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message? >> well, i think people should understand that in new york city over 8 million people, 65,000 paid 51% of our income taxes. because of those 65,000, we have teachers in our schools, firefighters, police officers, department of sanitation. i want the person that drives the limousine to get a good salary and the person that sits in the back of the limousine. that's the same ecosystem. so we both want the same thing, ocasio-cortez, we just have different pathways of doing it. i'm not going to separate my city. this ecosystem is going to be the high income new yorkers and those attempting to eke out a living in this amazing city. >> so then when you look at -- look, we know of all kinds of people who have moved to florida who make a lot of money from new york. billionaires, millionaires. a lot of those 65,000 people
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you're talking about, some of them have moved. you probably know what their names are. you told "the wall street journal" the day after i win i'm taking a flight to florida and telling all those new yorkers who live in florida, bring your butt back to new york. tell me what argument you're going to make to them. right now if the democrats get what they want, like alexandria ocasio-cortez, the combined state income tax and city tax for those new yorkers will be 61.2%, which is definitely the highest in the nation. so what are you going to tell them to get them to come back to that tax environment? >> let me tell you what i hear all the time when i'm in florida, the hamptons, upstate. eric, listen, we know we have to pay our share of taxes. but we don't want to pay taxes and have an unclean, unkempt, unsafe city. the prerequisite to prosperity for new york is public safety and justice. you have a safe city, you're going to have your new yorkers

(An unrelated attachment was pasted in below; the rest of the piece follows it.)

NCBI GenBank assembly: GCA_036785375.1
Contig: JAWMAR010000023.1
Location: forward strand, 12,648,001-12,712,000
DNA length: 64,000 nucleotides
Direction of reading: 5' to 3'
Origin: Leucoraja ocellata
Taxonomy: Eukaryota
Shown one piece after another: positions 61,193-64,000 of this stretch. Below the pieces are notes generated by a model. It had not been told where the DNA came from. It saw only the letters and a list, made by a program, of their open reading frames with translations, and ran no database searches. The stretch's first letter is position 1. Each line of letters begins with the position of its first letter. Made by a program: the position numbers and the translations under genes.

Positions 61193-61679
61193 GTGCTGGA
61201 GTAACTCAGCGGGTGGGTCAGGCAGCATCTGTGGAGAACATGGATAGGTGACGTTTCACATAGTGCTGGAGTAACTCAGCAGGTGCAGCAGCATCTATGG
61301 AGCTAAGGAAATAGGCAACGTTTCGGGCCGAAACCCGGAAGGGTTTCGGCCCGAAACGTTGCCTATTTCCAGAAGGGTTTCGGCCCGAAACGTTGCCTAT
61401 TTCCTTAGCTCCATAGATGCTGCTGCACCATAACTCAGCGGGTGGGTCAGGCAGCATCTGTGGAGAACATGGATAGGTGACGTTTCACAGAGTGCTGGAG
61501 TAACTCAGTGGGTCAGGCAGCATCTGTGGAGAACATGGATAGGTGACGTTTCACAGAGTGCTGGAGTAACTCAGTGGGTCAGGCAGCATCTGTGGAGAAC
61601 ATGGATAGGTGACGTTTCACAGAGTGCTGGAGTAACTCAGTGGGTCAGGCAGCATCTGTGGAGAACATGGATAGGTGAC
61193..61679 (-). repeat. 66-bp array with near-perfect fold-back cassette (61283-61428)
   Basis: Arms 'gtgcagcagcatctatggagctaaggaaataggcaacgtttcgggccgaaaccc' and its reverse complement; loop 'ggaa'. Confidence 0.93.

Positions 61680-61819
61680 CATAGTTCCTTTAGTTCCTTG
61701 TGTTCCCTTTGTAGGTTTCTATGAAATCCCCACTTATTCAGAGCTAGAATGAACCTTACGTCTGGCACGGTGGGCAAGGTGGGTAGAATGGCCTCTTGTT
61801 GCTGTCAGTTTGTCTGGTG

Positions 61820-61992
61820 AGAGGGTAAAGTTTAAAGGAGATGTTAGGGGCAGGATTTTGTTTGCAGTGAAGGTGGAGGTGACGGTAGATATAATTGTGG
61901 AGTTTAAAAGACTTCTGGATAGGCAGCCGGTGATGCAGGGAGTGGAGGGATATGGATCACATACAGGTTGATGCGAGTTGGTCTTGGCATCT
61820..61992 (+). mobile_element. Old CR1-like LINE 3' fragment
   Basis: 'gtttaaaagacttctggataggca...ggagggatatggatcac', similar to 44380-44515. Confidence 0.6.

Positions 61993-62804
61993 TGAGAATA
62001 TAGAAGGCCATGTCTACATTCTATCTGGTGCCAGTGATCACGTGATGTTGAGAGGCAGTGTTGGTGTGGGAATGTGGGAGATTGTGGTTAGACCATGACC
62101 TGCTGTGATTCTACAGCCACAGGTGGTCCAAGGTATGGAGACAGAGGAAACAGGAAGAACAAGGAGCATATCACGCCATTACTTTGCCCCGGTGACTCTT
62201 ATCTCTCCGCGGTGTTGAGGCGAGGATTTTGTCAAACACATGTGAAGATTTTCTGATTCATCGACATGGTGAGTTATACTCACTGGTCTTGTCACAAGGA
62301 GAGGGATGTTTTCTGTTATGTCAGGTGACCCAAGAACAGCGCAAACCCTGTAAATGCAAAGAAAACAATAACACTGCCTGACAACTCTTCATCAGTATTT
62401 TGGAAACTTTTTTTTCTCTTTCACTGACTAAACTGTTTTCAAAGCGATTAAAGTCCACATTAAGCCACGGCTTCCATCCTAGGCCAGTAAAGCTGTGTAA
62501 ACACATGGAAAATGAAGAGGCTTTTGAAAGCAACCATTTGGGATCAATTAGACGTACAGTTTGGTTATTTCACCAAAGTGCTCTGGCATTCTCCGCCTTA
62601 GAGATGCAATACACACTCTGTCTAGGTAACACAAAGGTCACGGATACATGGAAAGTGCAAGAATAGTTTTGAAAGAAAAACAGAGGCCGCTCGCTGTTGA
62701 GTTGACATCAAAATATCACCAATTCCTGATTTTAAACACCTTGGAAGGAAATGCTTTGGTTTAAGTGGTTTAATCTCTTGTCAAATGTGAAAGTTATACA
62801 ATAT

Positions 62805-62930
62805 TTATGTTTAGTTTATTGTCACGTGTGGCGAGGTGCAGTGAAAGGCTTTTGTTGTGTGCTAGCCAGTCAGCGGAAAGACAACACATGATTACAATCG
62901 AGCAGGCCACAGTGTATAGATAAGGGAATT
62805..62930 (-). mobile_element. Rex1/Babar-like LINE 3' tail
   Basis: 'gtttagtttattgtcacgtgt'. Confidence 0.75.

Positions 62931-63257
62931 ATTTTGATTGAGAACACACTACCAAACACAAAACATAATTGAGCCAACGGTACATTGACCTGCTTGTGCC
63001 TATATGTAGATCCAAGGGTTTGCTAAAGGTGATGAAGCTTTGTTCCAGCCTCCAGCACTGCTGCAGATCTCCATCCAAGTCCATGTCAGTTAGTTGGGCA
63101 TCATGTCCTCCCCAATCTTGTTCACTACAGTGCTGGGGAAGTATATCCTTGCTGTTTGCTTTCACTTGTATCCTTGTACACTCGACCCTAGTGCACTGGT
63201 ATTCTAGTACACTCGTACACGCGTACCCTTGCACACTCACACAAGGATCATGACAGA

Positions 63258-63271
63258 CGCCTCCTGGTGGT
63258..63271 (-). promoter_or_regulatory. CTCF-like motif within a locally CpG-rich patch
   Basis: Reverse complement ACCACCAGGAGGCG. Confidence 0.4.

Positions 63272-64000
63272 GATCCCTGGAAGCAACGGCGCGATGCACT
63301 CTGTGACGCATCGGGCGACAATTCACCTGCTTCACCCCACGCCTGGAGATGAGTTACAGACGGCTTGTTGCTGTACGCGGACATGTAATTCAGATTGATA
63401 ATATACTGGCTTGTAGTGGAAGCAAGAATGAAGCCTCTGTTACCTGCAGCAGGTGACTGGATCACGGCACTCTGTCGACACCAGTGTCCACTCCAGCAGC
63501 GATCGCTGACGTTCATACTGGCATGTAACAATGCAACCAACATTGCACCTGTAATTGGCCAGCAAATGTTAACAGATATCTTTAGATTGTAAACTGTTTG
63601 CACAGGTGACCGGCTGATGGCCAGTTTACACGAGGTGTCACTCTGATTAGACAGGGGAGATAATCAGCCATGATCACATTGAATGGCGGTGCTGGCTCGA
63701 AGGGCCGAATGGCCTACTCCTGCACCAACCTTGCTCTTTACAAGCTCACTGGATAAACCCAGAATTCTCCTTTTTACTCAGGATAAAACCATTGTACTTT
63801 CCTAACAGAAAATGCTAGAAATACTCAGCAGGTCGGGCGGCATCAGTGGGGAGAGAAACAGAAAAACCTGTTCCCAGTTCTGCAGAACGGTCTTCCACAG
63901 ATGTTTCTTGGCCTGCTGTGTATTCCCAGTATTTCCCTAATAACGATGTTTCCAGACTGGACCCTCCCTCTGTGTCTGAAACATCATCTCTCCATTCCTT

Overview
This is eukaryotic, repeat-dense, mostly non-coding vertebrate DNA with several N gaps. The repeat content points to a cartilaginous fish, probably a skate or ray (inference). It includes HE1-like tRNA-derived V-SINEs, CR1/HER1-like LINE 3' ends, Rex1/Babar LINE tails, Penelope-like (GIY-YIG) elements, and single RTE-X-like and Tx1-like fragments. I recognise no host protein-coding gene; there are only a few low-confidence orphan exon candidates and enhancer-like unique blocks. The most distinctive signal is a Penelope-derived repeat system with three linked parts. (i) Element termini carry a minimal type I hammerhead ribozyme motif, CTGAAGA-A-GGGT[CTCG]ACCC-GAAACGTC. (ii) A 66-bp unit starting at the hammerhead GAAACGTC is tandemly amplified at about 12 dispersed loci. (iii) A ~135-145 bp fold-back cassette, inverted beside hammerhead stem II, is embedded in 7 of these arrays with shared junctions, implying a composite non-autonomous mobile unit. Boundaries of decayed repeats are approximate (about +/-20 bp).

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back. our real estate rental properties, we're booming right now. people want to be here and we're going to create that environment for them to stay here. >> i appreciate your time, eric adams. if you do, quote, bring their butts back. i appreciate your time. and thanks to all of you for joining us. "ac 360" starts now. and good evening. it is a big night in california where polls in the gubernatorial re-election -- recall election close in exactly three hours. in a moment we'll have new exit polling and talk to senator bernie sanders who campaigned for governor newsom in california. the race not only will determine whether democratic governor gavin newsom holds on to his job but as president biden said last night, the eyes of the nation are on california, in part for what this election said about the mood of the electorate but also the shadow the former es